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J Neuroimmunol. 1998 May 15;85(2):111-21.

Cytokine and chemokine production in HSV-1 latently infected trigeminal ganglion cell cultures: effects of hyperthermic stress.

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Department of Microbiology, Immunology and Parasitology, LSU Medical Center, New Orleans, LA 70112-1393, USA.


The establishment of a primary trigeminal ganglion (TG) cell culture latently infected with herpes simplex virus type 1 (HSV-1) has been useful in studying stress-induced reactivation of the latent virus. However, the immune profile of this culture system prior to and after stress has never been established. In the present manuscript, cytokine and chemokine production were measured in primary cultures of TG cells obtained from uninfected and HSV-1 latently infected mice. Supernates from TG cell cultures contained detectable interleukin (IL)-6 but not IL-1beta, IL-2, IL-10, interferon (IFN)-gamma or tumor necrosis factor (TNF)-alpha as determined by ELISA. The basal level of IL-6 in uninfected TG cell cultures was 20.5 +/- 2.3 ng/ml, whereas latently infected TG cells produced significantly less IL-6 (12.1 +/- 1.9 ng/ml). Supernates from TG cell cultures also contained detectable levels of C-10, MCP-1 and eotaxin but little to no MIP-1alpha, MIP-1beta, or MIP-2. While there were no differences in the basal level of MCP-1 and eotaxin in TG cell cultures from HSV-1-infected and uninfected mice, C10 levels were significantly higher in TG cultures originating from infected mice compared to uninfected ones (5.86 +/- 0.61 ng/ml compared to 1.18 +/- 0.16 ng/ml). Hyperthermic stress (43 degrees C, 180 min), which induces reactivation of latent HSV-1 from TG cell cultures, significantly reduced IL-6 and C-10 levels from both uninfected and latently infected TG cell cultures. However, there was no correlation between cytokine/chemokine levels and HSV-1 reactivation. Immunofluorescent studies showed TG cell cultures contained 10% MAC-3+ staining cells (macrophage specific) but no dendritic cells. By comparison, cells from freshly isolated TG contained 6% positive dendritic cells but < 1% MAC-3 + cells. Both in vivo and in vitro TG consisted of a low percentage of CD3+ and CD8+ cells. Hyperthermic stress (43 degrees C for 3 h) eliminated the lymphocyte population as determined by RT-PCR. Whereas no spontaneous reactivation has been reported in mice, spontaneous reactivation occurred in 4.5% (10/220) of TG cell cultures surveyed over a 20 day period. Collectively, the dichotomy between HSV-1 replication and reactivation comparing the in vitro and in vivo HSV-1 latency models may reside, in part, to the differences in the levels of cytokines, chemokines and immune cell populations within the microenvironment of the in vitro and in vivo TG.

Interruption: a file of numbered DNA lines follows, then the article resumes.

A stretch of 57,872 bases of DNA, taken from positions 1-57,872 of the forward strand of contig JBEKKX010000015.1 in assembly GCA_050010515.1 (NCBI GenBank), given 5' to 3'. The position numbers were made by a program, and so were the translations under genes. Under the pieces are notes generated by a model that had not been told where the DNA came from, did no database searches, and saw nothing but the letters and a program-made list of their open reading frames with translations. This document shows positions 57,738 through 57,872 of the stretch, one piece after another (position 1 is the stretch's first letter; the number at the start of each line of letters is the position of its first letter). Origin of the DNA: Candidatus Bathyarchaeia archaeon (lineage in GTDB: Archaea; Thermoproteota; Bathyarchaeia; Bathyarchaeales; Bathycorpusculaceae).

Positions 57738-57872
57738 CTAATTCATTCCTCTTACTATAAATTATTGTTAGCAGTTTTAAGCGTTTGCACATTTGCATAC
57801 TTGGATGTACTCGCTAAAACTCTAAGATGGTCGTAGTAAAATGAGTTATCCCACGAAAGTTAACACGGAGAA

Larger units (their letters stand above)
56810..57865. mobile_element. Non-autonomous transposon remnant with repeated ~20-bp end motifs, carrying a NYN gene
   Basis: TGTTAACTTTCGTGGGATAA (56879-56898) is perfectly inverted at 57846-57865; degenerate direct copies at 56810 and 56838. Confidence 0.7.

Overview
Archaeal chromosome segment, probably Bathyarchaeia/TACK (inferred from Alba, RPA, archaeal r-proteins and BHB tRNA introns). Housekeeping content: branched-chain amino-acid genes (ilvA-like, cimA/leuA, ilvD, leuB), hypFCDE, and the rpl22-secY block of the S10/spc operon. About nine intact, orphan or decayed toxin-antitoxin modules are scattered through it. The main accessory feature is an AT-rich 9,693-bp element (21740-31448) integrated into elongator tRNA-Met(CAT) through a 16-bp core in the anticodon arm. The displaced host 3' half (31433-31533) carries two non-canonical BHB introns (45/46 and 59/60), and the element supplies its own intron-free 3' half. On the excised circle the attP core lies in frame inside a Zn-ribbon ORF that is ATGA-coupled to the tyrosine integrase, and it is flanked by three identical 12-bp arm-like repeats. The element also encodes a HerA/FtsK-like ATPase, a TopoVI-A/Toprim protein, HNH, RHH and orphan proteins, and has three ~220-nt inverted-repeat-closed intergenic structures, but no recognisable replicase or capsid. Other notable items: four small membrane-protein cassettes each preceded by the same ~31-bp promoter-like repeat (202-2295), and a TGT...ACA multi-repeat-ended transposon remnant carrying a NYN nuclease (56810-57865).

[Indexed for MEDLINE]

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